Not a bad opening day, but just imagine what it could have been without the fog!

March 31, 2005

My good friend Paul Kish and I headed to the Demopolis, Alabama area for a four day hunt with Montgomery Smith of Cottonwoods Sportsman's Lodge. We arrived to severe thunderstorms and heavy rain for the first two days of our trip. We did manage to get in a late morning hunt on the first day and had two birds gobbling pretty strong. They were just off our property in a cut over and seemed to want us, the "hens", to come to them as nature usually does. We setup where the birds could come into several different openings and called pretty aggressively. Paul is one of the best callers I know and he couldn't get these birds to budge.

Montgomery decided to changes setups and after we moved, we never heard the birds gobble again. Did they see us? Hear us? We'll never know. The next day we woke up to heavy rain storms giving way to high winds and clouds. The woods were beautiful, but the weather was just too strong for us. We managed to call in one Jake on the third morning and that was it. Still a tough season going for me, but there was plenty of time left.

April 9, 2005

This morning would go down as one of the most memorable hunts I have ever had the privilege of being involved in. Charles Clark, Mike Lee, and I set out once again into the Sumter County, Georgia woods. In total darkness we snuck deep into a creek bottom, set up our decoys, and just waited. Not long after settling comfy onto my seat, the woods began to wake up. Birds began gobbling in almost every direction when suddenly one gobbled from an unexpected place. Right over us! We had setup right under a gobbler and hen. He hammered at every sound in the woods, owls, crows, gobblers, hens, anything! Needless to say we were enjoying this setup immensely. Finally the gobbler lowered his head and pitch down about 40 yards away from us. As soon as he lit, he began strutting, but headed directly away from us gobbling the entire time. A few minutes later, the hen he was roosted with flew down and hurriedly followed the same path. With several birds gobbling, we decided to get aggressive and began a series of yelps and cuts. Several birds gobbled and a couple even cut us off. About five minutes later a long beard was making his way in to the decoys. Charles raised his Thompson Center Encore and when the bird got to 20 yards, he made the shot.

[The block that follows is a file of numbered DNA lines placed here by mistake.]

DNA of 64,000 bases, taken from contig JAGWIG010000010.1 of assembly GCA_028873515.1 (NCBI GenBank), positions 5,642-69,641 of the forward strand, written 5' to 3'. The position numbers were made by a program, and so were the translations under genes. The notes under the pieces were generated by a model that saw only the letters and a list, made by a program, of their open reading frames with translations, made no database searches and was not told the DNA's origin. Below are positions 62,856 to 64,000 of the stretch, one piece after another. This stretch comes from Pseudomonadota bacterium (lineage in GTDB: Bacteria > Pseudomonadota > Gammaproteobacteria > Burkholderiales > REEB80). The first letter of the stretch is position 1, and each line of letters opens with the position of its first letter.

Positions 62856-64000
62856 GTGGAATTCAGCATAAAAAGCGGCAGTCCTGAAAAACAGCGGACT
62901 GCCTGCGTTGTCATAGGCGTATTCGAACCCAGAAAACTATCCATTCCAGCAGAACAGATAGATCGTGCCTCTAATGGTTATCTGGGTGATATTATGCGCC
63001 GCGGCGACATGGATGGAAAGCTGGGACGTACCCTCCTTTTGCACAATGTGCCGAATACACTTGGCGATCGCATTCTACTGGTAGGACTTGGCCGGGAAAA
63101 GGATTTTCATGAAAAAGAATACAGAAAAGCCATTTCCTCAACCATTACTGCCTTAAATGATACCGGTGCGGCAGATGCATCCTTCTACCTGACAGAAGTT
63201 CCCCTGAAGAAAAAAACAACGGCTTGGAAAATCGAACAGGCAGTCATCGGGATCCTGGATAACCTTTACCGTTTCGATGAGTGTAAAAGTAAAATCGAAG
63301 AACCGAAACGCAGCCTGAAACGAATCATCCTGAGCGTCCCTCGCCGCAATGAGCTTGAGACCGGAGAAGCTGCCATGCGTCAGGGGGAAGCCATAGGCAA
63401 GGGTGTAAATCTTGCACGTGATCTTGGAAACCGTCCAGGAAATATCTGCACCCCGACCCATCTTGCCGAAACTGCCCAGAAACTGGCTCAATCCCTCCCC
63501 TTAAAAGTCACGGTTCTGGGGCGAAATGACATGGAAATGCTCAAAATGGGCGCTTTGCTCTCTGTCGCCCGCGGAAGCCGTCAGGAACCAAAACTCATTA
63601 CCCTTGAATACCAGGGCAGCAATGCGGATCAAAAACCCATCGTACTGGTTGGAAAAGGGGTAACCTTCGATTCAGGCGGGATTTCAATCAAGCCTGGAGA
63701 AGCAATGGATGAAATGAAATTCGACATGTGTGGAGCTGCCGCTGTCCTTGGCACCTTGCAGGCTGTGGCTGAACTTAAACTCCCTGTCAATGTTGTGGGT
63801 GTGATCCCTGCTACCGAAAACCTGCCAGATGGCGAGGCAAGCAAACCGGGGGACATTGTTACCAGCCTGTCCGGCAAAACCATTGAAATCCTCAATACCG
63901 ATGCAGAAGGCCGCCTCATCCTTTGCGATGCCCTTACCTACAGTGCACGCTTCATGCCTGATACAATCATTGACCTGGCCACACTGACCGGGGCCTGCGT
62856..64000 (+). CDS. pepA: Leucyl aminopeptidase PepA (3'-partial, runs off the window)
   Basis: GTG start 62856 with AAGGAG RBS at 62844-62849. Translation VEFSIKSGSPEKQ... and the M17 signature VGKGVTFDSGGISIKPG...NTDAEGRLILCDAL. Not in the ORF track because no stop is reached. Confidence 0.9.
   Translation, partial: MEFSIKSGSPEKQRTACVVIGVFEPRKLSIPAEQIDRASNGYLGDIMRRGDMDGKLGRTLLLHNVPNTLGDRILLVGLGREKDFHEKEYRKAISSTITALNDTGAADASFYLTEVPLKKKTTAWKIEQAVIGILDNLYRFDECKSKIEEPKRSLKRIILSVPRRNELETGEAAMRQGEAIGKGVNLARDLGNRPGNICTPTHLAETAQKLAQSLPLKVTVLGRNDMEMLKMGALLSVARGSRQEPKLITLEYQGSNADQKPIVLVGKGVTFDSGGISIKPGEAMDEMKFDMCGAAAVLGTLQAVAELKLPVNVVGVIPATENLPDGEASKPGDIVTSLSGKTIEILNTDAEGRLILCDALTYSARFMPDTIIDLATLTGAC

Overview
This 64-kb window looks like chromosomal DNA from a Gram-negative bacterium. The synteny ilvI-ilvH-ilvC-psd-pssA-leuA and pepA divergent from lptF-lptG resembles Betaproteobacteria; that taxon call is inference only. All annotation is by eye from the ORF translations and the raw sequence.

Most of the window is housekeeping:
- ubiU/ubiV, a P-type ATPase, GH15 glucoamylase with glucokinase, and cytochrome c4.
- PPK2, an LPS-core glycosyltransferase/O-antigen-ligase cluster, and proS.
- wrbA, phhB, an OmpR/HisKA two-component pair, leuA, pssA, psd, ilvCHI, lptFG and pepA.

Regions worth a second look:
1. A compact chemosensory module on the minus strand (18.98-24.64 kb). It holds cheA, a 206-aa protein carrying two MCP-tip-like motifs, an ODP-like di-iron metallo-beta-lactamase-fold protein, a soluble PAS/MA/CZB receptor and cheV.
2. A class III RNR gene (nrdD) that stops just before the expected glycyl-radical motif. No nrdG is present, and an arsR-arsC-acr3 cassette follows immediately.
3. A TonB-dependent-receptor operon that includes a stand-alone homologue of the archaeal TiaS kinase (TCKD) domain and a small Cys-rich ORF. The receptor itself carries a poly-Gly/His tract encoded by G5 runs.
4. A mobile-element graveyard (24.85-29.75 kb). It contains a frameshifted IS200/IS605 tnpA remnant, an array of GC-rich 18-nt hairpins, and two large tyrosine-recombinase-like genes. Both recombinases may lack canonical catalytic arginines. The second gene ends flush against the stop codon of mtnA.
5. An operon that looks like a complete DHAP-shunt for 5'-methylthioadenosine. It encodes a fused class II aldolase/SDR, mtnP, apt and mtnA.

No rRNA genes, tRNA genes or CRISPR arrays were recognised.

This bird sported one inch spurs, a ten and three quarter inch beard, and weighed over twenty pounds. We finally broke the ice and a hunt finally went by the "book". We were proud to get a bird for Charles and to get it all on video was even better. Something was missing though, I still hadn't harvested a bird, and my trigger finger was itching worse than a nudist colony living in poison ivy!

April 15, 2005

So far in the season, I had hunted in Georgia, Florida, and Alabama, for a total of over seven days with no success. Paul Kish lined us up another hunt in a different area of Florida down in Osceola country. Trey Wetherington and I arrived on that Thursday night to get ready for two days of gobbler chasing with Paul and Kevin Knighton. We were hunting some private land with outfitter Charles Alvarez of Lake Butler, Florida with high hopes of calling in my first Osceola.